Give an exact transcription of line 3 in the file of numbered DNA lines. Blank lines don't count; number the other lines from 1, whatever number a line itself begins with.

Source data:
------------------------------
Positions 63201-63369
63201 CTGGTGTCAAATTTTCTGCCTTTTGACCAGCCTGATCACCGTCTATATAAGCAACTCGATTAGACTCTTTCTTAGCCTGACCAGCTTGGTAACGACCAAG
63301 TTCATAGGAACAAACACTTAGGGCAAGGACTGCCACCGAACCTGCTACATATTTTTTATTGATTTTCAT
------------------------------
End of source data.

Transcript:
63301 TTCATAGGAACAAACACTTAGGGCAAGGACTGCCACCGAACCTGCTACATATTTTTTATTGATTTTCAT